Will Middlebrooks saw his terrific rookie season come to a grinding halt on Friday night, but he can take solace in knowing he’s in very good company.
Hit on the hand by a pitch from Indians reliever Esmil Rogers in the ninth inning of Friday’s 3-2 Boston victory at Cleveland, the Red Sox third baseman suffered a broken bone in his wrist that will result in his likely missing the remaining two months of the season.
This latest blow in a season full of injuries weakens Boston’s already-thin chances at a playoff spot, and astute fans of the team are reminded of two other rookies whose first seasons were marred by very similar injuries.
In 1964, hometown hero Tony Conigliaro was a leading candidate for Rookie of the Year honors with 20 homers by late July when he had his right forearm broken by a Pedro Ramos pitch...also, ironically in Cleveland.
The injury put Conigliaro on the disabled list for six weeks and he wound up with 24 home runs in 111 games; Twins outfielder Tony Oliva, with 32 dingers, was voted the American League’s top rookie.
Eleven years later, as Conigliaro was playing the final games of a career shortened by a horrible 1967 beaning, another rookie superstar emerged for the Red Sox: Jim Rice.
A Triple Crown winner for AAA Pawtucket the season before, Rice adapted quickly to the majors and teamed with fellow rookie outfielder Fred Lynn to lead Boston to the AL East title. Unfortunately, Rice would not get to enjoy the fruits of their labor.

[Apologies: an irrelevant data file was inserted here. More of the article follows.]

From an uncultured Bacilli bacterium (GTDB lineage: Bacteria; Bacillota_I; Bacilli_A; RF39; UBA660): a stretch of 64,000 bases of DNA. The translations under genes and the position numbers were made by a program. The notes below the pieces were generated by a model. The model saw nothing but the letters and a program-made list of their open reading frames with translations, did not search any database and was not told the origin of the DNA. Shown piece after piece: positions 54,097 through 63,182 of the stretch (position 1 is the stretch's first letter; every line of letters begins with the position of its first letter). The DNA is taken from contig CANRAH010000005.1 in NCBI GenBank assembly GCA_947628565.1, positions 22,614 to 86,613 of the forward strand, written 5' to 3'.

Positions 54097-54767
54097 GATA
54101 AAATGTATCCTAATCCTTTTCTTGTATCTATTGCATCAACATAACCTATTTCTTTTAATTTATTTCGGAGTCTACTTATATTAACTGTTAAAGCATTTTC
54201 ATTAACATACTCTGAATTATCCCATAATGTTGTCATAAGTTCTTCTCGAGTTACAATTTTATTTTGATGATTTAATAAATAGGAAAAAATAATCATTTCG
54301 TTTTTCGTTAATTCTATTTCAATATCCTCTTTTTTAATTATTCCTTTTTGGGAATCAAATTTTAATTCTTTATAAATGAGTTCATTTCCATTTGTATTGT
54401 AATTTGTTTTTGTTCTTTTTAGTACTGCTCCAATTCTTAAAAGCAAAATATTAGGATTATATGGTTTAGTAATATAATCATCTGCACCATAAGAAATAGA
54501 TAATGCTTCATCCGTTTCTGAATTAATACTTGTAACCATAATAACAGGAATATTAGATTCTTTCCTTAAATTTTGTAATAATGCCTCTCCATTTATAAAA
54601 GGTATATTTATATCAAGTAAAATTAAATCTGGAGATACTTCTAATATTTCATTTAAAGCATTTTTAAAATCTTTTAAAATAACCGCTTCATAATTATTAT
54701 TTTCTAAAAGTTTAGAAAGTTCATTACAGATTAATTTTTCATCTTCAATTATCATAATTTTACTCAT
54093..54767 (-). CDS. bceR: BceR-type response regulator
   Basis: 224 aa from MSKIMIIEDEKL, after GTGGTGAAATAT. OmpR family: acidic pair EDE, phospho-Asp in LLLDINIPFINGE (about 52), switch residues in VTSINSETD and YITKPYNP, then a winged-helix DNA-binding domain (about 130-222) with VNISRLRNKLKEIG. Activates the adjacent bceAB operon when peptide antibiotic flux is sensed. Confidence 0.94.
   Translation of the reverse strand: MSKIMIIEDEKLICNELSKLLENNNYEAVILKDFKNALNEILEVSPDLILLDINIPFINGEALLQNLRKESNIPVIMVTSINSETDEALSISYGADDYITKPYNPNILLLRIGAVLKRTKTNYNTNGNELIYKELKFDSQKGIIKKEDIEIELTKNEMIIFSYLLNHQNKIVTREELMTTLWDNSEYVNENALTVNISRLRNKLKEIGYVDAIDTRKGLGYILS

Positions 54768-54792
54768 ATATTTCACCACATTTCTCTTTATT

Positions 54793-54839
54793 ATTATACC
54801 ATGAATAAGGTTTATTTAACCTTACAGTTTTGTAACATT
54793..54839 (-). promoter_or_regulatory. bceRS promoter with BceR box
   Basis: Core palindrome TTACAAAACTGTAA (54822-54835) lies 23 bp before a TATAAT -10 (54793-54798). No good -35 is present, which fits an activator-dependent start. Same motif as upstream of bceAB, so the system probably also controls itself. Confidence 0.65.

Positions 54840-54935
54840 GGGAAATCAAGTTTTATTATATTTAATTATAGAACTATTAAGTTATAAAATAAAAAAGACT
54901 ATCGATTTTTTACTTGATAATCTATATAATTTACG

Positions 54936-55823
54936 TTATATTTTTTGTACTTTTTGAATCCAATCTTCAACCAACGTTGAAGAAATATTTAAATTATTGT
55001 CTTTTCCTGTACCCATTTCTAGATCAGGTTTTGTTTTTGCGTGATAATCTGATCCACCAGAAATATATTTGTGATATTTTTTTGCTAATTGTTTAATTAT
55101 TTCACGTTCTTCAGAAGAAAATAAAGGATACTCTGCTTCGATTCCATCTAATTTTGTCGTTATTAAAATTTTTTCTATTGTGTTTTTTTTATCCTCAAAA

On Sept. 21, with the Red Sox just a few days away from clinching the division, Rice had his left hand broken on a pitch by Detroit’s Vern Ruhle at Tiger Stadium.
Rice had a .309 average, 22 homers, and 102 RBI at the time, enough to clinch Rookie of the Year honors in almost any season, but Lynn was just a bit better at .331, 21, 105 (plus a Gold Glove) in capturing both this honor and the MVP Award.
More importantly, Rice would miss a thrilling postseason in which the Red Sox lost a seven-game World Series to the Cincinnati Reds. With the future Hall of Famer in the lineup, it’s not hard to imagine that Boston’s 86-year Fall Classic drought might have ended 29 seasons earlier.
The Red Sox are not likely headed to the postseason this year, with or without Middlebrooks. Nor was he likely to be Rookie of the Year; like Rice, he has been overshadowed by another outstanding first-year player in Los Angeles of Anaheim’s Mike Trout.
Still, it would have been fun to see what kind of stats Middlebrooks could put up with another 50-odd games to play in. He’s likely not to see action in many if any more this year, with his numbers stuck on a .288 average, 15 homers, and 54 RBI in just 75 contests.
If he can rebound to have a career similar to Jim Rice, however, Red Sox fans will certainly take the trade-off.
Saul Wisnia lives less than seven miles from Fenway Park and works 300 yards from Yawkey Way. His latest book, Fenway Park: The Centennial, is available at http://amzn.to/qWjQRS, and his Fenway Reflections can be found athttp://saulwisnia.blogspot.com. He can be reached at firstname.lastname@example.org and @saulwizz.